President Novák nears end of Canadian tour

The president thanked the government and parliament of Ontario for recent legislation under which October was declared Hungarian Heritage Month.

On the fourth day of her Canadian tour, President Katalin Novák met Doug Ford, the premier of Ontario.

During the talks, focusing on ethnic minorities, the president shared her recent experience in the Hungarian communities of Toronto, and the difficult situation of Transcarpathian Hungarians, further aggravated by the Ukraine war. President Novák thanked the government and parliament of Ontario for recent legislation under which October was declared Hungarian Heritage Month to be observed each year. Hungarian Heritage Month programmes included cultural, business and scientific events in Ontario, concluded with a gala evening addressed by Novák. The talks in the Ontario Legislative Building were attended by Michael Tibollo, Ontario’s minister for mental health, Peter Bethlenfalvy, the province’s finance minister of Hungarian origin, Kinga Surma, the infrastructure minister, and Rudy Cuzzetto, the lawmaker who submitted the proposal for Hungarian Heritage Month. President Novák also had talks with Victor Fedeli, the minister of economic development, and paid tribute to Hungary’s anti-Soviet revolt of 1956, at a plaque in the legislative building.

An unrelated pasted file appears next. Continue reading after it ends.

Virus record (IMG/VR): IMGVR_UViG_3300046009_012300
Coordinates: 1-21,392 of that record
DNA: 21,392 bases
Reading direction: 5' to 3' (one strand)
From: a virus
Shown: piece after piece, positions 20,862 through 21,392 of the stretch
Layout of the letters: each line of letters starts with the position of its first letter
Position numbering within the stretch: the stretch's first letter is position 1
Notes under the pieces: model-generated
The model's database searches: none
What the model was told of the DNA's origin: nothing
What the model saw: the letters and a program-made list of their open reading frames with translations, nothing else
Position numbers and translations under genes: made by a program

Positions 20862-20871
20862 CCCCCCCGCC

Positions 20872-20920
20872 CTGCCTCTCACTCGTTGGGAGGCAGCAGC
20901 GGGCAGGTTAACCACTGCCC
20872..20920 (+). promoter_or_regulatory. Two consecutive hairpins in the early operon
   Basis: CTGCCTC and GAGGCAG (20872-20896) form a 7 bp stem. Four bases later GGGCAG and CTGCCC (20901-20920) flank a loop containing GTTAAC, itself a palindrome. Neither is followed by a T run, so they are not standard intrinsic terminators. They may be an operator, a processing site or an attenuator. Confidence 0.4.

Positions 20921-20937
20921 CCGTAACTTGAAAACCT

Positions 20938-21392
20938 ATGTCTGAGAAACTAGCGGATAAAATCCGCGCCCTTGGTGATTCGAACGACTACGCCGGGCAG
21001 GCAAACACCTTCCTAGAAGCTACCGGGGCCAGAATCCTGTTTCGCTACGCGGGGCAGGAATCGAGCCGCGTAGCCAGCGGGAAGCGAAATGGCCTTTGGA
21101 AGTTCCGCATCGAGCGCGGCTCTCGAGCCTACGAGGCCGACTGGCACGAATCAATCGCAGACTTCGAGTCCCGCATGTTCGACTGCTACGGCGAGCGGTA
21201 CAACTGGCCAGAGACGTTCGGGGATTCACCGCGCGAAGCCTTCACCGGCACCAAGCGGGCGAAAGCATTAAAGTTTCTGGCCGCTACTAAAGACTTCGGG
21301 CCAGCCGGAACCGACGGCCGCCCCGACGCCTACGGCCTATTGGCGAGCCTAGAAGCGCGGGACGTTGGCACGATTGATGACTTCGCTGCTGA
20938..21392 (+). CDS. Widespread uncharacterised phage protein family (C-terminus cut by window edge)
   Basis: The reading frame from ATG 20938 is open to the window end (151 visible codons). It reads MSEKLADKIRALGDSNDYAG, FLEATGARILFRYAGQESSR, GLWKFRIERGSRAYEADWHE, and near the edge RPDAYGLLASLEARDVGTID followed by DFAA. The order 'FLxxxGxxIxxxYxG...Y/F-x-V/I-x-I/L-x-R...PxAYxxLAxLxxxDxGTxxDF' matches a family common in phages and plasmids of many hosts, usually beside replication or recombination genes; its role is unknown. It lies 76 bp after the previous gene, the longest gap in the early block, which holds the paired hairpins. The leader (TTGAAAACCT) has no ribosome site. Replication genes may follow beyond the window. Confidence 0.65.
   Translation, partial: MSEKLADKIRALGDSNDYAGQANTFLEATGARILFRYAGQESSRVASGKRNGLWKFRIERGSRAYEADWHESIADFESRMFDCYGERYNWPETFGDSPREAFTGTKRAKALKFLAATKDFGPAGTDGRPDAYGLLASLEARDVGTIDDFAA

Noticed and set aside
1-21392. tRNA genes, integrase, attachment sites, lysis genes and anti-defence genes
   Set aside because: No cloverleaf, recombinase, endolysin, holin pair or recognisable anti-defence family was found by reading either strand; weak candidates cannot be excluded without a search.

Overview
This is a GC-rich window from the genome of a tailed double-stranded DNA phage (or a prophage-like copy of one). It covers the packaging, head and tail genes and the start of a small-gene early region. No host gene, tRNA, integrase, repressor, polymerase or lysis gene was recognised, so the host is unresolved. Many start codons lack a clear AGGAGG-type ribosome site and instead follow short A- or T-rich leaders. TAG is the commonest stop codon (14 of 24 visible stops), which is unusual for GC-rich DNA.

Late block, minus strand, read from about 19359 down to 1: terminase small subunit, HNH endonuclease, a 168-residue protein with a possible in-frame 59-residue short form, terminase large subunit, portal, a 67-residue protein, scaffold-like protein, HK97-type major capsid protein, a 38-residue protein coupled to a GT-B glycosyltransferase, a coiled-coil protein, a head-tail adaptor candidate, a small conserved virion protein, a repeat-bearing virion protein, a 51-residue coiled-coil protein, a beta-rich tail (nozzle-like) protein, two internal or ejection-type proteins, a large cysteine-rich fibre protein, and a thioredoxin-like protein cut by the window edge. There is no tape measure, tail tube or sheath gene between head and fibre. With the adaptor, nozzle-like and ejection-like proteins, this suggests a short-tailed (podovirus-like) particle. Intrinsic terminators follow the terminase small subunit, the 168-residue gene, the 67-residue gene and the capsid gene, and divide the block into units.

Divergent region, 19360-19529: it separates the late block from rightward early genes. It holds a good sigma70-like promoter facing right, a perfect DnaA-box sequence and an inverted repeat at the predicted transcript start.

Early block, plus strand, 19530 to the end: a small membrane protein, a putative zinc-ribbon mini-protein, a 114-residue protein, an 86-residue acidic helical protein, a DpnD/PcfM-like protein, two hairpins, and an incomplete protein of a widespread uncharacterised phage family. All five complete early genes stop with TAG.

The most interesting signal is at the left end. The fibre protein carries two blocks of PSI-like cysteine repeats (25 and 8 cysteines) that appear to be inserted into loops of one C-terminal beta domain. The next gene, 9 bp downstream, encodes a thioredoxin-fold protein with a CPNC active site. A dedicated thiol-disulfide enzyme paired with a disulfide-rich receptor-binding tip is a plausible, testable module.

Later, at the inauguration of a new church and community centre to the First Hungarian Reformed Church, the president said Hungary and the Hungarian diaspora have a mutual responsibility. Ties between the mother country and the diaspora form an “umbilical cord” which ensures “spiritual, intellectual, and cultural connection” even through long distances. It “nurtures and connects us for good, in an inseparable way”, the president said. Hungary has an obligation to “listen to and take responsibility for” diaspora communities, while Hungarian communities have the obligation to retain their Hungarian identity and their language, she said. Hungarians in other parts of the world should also take responsibility for Hungarian communities in the Carpathian Basin, the president said. “Those in need, whether in Hungary or in former parts of Hungary, are looking for help,” she said, noting Canadian Hungarians’ aid to Transcarpathia Hungarians after the Ukraine war had broken out. The new church was inaugurated by Bishop Zoltán Balog, head of the Synod of the Hungarian Reformed Church. The First Hungarian Reformed Church of Toronto left its previous church in January 2019. The new church is part of a complex including the Hungarian Diaspora Mission Centre complete with halls and other facilities to serve Hungarians in Canada. The complex was built with a contribution from the Hungarian state.